“The men and women who are presidents of universities who are otherwise nice, gentle people — they don’t kick their dogs — are now bringing some of their students into a potentially harmful situation,’’ said Clotfelter, author of “Big-Time Sports in American Universities,’’ a critical examination of commercialized sports. “Why might they do that?
“They probably wouldn’t do that to 85 randomly picked undergraduates. But they are doing it for football. Why is that? And so then you go back to the old Watergate phrase, just follow the money.’’
In fiscal 2019, NCAA Division I public-school athletic departments had just over $11.2 billion in revenue, according to school financial reports compiled by USA TODAY in partnership with Syracuse University’s S.I. Newhouse School of Public Communications.
College athletes continue to fight for a share of the money that figures to be even more important during the pandemic.
The CARES Act provided $6 billion for U.S. colleges and universities but those schools lost an estimated $8 billion in room-and-board refunds alone when campuses shut down in the spring, said Terry Hartle, senior vice president of government and public affairs at the American Council of Education.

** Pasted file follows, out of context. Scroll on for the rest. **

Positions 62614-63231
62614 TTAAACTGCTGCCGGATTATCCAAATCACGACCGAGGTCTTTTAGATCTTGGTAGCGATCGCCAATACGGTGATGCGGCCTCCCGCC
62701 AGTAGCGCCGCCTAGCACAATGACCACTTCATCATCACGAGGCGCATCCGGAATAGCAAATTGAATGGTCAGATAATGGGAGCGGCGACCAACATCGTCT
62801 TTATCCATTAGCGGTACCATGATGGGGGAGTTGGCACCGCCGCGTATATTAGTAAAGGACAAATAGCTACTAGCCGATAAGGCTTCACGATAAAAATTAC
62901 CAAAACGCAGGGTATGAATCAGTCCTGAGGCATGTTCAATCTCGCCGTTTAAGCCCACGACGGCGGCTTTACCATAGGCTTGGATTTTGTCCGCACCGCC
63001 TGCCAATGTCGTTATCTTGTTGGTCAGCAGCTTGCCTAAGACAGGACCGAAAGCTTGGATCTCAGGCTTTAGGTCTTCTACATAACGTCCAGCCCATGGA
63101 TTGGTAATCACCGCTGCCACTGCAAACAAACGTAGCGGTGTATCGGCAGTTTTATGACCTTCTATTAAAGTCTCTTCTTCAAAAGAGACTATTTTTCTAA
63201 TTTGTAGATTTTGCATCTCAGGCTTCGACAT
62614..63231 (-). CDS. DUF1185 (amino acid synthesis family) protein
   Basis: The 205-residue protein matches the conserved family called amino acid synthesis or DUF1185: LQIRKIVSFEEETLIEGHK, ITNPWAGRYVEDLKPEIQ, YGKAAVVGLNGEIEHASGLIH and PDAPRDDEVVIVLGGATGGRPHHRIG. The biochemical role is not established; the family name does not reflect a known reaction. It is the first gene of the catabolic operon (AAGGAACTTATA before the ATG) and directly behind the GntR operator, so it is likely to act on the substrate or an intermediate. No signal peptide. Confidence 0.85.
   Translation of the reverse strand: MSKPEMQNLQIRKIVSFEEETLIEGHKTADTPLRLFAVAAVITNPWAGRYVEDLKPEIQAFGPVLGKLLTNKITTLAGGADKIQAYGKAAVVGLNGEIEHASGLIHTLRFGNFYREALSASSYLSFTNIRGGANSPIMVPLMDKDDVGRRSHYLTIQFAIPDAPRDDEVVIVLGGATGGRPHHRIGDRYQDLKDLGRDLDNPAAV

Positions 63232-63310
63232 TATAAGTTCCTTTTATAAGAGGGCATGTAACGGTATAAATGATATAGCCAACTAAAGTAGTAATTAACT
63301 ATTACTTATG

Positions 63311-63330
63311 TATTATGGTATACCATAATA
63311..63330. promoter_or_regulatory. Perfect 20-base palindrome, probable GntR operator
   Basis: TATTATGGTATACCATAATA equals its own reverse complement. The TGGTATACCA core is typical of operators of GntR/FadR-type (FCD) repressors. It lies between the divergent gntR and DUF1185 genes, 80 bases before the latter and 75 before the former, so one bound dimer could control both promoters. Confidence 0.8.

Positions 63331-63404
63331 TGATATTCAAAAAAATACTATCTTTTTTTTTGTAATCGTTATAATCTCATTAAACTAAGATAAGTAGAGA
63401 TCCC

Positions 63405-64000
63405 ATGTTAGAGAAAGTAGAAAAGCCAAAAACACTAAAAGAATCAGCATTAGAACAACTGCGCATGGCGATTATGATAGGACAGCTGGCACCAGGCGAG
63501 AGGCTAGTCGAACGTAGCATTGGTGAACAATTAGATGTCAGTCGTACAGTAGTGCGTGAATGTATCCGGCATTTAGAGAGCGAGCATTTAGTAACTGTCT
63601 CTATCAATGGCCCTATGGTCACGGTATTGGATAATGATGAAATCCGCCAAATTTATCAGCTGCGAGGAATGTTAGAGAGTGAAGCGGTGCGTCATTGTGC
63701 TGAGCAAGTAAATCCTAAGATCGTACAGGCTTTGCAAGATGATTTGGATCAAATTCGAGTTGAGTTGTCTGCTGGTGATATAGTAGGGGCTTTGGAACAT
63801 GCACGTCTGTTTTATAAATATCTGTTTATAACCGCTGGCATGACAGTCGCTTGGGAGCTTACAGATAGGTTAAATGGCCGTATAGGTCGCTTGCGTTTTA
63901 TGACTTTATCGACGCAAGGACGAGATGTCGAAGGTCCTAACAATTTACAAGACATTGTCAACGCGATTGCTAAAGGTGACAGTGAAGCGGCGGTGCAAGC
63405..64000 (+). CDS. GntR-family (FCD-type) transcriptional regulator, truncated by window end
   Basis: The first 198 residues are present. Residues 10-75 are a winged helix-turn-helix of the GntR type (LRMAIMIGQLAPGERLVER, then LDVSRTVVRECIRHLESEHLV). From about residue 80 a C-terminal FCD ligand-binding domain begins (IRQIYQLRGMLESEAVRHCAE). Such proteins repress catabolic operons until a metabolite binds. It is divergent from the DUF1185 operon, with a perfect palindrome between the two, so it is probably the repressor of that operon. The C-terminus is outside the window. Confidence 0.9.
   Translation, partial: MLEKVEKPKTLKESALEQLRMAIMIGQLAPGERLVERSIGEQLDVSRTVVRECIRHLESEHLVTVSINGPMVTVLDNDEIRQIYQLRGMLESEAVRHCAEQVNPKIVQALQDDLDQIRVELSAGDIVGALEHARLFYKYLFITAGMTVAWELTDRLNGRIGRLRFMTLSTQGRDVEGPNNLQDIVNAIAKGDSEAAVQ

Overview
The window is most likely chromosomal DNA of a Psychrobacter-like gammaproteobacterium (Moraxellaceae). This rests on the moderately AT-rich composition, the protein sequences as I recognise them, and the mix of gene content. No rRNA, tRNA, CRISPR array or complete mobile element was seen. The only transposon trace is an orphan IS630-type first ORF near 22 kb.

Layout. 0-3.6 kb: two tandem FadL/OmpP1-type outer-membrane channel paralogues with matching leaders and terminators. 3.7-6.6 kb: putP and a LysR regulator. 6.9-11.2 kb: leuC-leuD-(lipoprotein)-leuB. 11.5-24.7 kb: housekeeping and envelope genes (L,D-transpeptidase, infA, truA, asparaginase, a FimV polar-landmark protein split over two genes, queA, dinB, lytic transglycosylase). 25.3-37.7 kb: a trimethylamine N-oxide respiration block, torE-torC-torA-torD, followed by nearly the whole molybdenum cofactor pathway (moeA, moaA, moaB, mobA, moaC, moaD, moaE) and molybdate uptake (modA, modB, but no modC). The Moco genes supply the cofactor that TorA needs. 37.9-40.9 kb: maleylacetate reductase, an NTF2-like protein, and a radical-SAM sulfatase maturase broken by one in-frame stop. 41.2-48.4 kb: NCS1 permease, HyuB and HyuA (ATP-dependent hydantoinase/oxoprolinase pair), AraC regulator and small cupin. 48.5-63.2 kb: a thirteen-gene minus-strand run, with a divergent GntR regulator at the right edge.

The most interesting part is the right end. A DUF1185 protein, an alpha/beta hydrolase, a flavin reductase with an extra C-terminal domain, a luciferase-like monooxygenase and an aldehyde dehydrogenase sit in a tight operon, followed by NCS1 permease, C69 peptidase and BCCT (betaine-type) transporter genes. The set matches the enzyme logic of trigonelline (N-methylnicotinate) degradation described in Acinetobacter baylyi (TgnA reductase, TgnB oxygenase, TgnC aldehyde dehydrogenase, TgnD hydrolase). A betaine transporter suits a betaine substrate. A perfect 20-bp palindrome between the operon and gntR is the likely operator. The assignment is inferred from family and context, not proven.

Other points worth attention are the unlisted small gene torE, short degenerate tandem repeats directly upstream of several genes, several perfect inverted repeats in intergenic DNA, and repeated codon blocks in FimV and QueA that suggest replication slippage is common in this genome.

Then there are the expenditures necessitated by COVID-19. In June, during a Senate Committee on Health and Education hearing on ways to safely open campuses this fall, Purdue President Mitch Daniels said the school’s faculty will lecture from behind Plexiglas screens.
“All this will cost, before we’re done, tens of millions of dollars,” Daniels said, noting the school had bought more than a mile of Plexiglass.
Moody’s, the business and financial services company, in March downgraded its sector outlook for U.S. higher education to negative from stable due to revenue pressures from the coronavirus.
Hartle said the combination of revenue loss and new expenditures has “created a terrible storm for colleges and universities’’ and school presidents want to reopen campuses, as safely as they can.
“They have a financial reason to do that,’’ he said. “That’s where you have all your revenue streams.’’
Hartle added, “The decision to bring fall athletes back to campus for voluntary summer workouts was borne of a hope and desire to reopen campuses for normal operations in September.’’
The NCAA approved that voluntary workouts could begin June 1, and so that month thousands of athletes across the country reported to their respective schools.